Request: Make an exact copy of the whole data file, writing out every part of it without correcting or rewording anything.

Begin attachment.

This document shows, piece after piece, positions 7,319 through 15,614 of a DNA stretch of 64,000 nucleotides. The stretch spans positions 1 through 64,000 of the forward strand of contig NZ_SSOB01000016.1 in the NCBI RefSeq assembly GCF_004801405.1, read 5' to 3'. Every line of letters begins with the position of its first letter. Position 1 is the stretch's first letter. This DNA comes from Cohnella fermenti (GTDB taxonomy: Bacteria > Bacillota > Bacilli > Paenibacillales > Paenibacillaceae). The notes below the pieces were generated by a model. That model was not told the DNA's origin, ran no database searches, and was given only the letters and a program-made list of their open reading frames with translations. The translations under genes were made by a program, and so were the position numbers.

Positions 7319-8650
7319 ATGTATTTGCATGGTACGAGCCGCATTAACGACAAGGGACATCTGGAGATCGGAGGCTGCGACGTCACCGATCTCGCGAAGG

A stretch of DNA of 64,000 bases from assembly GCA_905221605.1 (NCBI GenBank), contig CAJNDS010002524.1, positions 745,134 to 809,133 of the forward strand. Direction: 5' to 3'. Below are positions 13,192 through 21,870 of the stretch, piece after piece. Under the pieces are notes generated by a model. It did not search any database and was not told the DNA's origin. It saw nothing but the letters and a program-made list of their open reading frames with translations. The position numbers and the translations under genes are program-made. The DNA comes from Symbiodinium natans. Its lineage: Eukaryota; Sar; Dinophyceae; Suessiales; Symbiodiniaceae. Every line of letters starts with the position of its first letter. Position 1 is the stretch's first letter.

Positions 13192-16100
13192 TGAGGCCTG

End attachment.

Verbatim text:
This document shows, piece after piece, positions 7,319 through 15,614 of a DNA stretch of 64,000 nucleotides. The stretch spans positions 1 through 64,000 of the forward strand of contig NZ_SSOB01000016.1 in the NCBI RefSeq assembly GCF_004801405.1, read 5' to 3'. Every line of letters begins with the position of its first letter. Position 1 is the stretch's first letter. This DNA comes from Cohnella fermenti (GTDB taxonomy: Bacteria > Bacillota > Bacilli > Paenibacillales > Paenibacillaceae). The notes below the pieces were generated by a model. That model was not told the DNA's origin, ran no database searches, and was given only the letters and a program-made list of their open reading frames with translations. The translations under genes were made by a program, and so were the position numbers.

Positions 7319-8650
7319 ATGTATTTGCATGGTACGAGCCGCATTAACGACAAGGGACATCTGGAGATCGGAGGCTGCGACGTCACCGATCTCGCGAAGG

A stretch of DNA of 64,000 bases from assembly GCA_905221605.1 (NCBI GenBank), contig CAJNDS010002524.1, positions 745,134 to 809,133 of the forward strand. Direction: 5' to 3'. Below are positions 13,192 through 21,870 of the stretch, piece after piece. Under the pieces are notes generated by a model. It did not search any database and was not told the DNA's origin. It saw nothing but the letters and a program-made list of their open reading frames with translations. The position numbers and the translations under genes are program-made. The DNA comes from Symbiodinium natans. Its lineage: Eukaryota; Sar; Dinophyceae; Suessiales; Symbiodiniaceae. Every line of letters starts with the position of its first letter. Position 1 is the stretch's first letter.

Positions 13192-16100
13192 TGAGGCCTG